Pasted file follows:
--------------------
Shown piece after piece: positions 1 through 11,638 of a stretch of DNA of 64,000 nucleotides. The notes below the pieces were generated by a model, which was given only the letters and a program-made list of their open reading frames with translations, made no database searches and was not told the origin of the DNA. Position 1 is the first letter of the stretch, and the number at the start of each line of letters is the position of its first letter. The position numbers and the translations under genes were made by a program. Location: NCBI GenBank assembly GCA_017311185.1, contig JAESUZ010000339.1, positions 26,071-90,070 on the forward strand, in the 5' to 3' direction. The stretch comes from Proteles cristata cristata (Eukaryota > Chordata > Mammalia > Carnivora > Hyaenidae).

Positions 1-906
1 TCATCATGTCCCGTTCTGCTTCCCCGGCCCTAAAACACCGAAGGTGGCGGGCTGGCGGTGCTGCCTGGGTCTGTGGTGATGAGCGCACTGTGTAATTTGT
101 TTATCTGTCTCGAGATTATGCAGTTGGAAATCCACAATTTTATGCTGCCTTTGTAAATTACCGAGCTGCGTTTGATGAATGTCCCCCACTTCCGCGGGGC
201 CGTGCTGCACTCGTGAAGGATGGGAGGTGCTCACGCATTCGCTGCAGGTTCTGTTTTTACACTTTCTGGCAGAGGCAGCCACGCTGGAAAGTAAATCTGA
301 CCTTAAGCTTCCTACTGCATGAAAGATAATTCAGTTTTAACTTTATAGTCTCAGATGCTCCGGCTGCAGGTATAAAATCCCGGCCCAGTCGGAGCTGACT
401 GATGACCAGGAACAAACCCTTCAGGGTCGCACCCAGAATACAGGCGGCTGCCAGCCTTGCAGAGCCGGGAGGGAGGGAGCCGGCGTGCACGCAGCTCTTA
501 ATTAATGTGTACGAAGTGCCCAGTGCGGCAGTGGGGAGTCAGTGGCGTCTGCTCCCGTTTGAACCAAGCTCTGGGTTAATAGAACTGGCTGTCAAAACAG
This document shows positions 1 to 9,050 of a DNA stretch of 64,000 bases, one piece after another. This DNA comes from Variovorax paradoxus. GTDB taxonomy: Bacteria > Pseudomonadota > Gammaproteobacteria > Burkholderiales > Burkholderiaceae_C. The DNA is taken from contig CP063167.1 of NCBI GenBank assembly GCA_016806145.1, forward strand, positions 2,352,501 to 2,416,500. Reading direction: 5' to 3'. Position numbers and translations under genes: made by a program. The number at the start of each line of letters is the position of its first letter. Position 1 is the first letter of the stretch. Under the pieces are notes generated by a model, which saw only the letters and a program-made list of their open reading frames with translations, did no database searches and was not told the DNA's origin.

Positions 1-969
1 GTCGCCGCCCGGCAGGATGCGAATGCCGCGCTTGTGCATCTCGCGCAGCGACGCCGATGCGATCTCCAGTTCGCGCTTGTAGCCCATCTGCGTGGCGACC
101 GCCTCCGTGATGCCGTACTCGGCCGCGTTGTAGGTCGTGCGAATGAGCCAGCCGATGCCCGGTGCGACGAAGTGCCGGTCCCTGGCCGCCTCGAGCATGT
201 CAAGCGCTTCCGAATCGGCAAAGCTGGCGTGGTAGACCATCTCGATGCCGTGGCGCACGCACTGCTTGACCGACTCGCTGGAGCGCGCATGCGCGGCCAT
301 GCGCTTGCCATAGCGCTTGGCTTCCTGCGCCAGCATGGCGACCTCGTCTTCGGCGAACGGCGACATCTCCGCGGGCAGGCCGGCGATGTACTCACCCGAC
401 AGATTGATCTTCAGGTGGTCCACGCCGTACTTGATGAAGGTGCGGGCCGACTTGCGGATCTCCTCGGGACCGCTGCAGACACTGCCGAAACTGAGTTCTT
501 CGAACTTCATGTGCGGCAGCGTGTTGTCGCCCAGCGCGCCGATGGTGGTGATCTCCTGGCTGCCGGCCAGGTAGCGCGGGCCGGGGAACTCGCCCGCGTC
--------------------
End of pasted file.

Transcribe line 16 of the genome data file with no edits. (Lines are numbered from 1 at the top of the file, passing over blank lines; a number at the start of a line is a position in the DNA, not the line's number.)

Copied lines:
501 CGAACTTCATGTGCGGCAGCGTGTTGTCGCCCAGCGCGCCGATGGTGGTGATCTCCTGGCTGCCGGCCAGGTAGCGCGGGCCGGGGAACTCGCCCGCGTC